Hogen Fukunaga, founder of the bankrupt Ho-ho-hana Sanpogyo cult, was ordered Friday to spend 12 years behind bars for swindling 31 people out of nearly 150 million yen under the pretext of religious training fees.
The Tokyo District Court convicted Fukunaga, 60, whose real name is Teruyoshi Fukunaga, of fraud. Prosecutors had demanded that he be jailed for 13 years.
The court also handed a four-year prison term to Akemi Maezawa, 41, a former senior member of the cult for conspiring with Fukunaga in the crime.
Between 1994 and 1997, Fukunaga and senior cult members examined the bottoms of feet of passers-by and lied that they were suffering cancer and recommended that they undergo religious training in the cult to cure their disease, according to the ruling.
They thus defrauded 31 people out of 149.21 million yen under the pretext of “training fees,” the court found.
During the hearings, Fukunaga had pleaded not guilty to the fraud charges.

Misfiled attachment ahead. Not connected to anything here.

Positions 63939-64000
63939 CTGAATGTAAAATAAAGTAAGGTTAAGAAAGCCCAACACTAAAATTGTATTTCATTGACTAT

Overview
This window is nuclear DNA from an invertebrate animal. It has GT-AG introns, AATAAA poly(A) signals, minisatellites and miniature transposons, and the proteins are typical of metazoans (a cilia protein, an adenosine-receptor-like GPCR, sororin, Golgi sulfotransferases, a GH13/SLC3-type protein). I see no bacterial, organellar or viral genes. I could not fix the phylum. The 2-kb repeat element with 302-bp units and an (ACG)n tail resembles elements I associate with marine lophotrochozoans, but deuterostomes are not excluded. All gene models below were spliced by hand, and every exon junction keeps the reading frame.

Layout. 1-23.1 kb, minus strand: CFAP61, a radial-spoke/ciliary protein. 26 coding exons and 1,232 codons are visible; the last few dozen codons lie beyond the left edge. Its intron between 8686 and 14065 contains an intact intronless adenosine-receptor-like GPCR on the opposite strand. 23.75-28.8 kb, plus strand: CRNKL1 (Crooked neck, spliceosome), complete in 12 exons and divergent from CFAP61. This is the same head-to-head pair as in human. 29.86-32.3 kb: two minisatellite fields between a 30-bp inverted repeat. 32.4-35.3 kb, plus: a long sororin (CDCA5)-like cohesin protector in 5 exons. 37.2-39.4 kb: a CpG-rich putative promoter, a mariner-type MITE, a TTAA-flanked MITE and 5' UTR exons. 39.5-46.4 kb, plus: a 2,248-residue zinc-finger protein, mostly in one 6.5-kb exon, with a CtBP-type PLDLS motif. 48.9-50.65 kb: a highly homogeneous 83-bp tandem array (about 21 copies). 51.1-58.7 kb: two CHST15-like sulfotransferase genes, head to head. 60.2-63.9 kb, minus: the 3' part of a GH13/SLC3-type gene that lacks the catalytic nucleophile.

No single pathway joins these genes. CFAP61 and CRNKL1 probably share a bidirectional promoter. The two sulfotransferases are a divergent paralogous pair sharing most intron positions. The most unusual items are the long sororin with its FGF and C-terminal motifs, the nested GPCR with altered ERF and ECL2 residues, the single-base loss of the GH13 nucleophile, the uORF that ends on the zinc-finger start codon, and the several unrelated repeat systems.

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“What we did was not aimed at making money. I was engaged in activities aimed at saving people,” he had told the court.
“The court would violate the constitutional provision guaranteeing freedom of religion if it determines the pros and cons of the religious principles,” his defense lawyer had told one of the hearings of the cult founder.
Eleven other cult members have accepted guilty rulings handed down on them, and seven of them were jailed, while two others have appealed convictions to the Supreme Court.
In May 2000, Fukunaga and other high-ranking members of the cult were arrested on suspicion of fraud. The cult was declared bankrupt in March 2001.